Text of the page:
The State Department's Country Reports on Human Rights Practices – 2002 issued March 31, 2003, leveled criticism at several East Asian countries, including China, Burma and North Korea. According to the report, Burma's human rights record remains "extremely poor" as its ruling junta continued to commit numerous serious abuses.
Dr. Sein Myint, Director of Policy Development, Justice and Human Rights in Burma welcomed the report, noting the report highlights what is actually happening in Burma today.
U Bo Hla Tint, spokesperson of Washington based National Coalition Government of The Union of Burma (NCGUB) said his group's delegation is now in Geneva to testify before United Nations Human Rights Commission regarding human rights conditions in Burma.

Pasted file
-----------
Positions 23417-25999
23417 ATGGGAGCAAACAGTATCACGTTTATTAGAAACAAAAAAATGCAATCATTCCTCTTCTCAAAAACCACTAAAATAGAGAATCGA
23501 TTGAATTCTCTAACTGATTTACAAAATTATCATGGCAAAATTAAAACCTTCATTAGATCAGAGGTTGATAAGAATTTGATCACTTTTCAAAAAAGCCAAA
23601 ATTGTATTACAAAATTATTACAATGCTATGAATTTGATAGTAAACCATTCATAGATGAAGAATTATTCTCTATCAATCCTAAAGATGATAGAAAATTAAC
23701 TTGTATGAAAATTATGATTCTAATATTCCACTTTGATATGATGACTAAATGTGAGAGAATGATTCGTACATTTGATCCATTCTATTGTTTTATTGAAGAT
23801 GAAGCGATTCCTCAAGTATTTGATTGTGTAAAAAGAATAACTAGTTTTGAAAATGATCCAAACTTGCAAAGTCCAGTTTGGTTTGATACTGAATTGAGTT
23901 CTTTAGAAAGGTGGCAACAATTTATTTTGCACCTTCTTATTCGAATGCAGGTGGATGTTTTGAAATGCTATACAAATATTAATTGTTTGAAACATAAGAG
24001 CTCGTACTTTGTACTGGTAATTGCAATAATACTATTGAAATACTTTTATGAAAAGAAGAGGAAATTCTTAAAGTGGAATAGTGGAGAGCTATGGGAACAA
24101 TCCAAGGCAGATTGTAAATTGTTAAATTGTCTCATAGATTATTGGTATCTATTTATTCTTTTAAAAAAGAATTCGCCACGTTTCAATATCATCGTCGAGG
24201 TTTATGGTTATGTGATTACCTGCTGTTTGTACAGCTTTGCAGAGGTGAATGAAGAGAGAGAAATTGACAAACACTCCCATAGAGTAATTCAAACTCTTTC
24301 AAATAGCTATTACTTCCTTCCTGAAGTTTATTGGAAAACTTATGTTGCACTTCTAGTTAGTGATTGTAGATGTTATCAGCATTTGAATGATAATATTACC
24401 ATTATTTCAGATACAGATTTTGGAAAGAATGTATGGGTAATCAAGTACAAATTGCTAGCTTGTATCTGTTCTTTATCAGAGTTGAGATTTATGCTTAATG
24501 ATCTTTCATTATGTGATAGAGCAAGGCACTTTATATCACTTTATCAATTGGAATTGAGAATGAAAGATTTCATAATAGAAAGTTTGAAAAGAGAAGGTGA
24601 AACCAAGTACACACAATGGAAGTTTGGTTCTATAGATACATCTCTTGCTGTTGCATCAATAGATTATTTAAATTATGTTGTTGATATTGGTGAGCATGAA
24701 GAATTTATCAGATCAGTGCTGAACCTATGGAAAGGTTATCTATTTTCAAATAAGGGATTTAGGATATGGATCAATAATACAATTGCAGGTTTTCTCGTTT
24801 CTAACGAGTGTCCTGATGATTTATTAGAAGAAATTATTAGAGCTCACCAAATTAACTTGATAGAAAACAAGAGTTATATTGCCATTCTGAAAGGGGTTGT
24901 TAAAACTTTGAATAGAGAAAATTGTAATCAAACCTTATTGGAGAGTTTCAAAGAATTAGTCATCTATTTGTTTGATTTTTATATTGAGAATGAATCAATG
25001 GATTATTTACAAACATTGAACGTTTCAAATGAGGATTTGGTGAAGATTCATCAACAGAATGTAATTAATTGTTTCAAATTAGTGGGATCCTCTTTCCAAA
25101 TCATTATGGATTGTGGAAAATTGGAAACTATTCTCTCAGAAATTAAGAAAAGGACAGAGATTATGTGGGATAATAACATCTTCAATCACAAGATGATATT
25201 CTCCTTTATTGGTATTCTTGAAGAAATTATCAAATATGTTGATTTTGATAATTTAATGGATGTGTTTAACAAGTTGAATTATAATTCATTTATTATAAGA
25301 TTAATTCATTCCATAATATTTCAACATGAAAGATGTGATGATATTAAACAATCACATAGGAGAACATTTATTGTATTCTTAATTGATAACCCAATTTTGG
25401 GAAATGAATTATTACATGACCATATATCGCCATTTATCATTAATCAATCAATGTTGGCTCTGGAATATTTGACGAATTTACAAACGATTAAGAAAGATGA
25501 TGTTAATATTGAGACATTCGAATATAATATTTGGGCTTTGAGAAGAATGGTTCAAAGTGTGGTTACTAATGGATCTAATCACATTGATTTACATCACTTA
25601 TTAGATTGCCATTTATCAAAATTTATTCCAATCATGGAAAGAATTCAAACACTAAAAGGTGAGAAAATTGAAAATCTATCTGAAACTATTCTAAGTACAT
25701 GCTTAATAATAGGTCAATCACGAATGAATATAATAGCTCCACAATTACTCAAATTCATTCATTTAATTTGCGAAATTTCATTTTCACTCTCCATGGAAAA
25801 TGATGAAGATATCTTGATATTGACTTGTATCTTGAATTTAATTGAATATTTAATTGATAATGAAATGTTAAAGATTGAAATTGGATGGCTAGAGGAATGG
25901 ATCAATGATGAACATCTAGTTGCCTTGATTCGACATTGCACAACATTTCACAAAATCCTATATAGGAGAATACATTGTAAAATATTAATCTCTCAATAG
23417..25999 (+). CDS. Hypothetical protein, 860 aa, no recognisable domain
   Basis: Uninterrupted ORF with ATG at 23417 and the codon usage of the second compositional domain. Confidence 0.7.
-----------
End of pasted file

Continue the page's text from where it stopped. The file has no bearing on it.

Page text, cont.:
In its statement issued April 1, two months after its first-ever visit to Burma, Amnesty International welcomed some limited improvements in the human rights situation, but Mr. T. Kumar, Director of Amnesty International (Washington, D.C) expressed "disappointment that other urgent steps have not been taken by the military government."
Meanwhile, Burma's military government rejected the State Department report, saying it was biased, politically motivated and full of what it called "unsubstantiated charges" made by opposing groups and insurgents.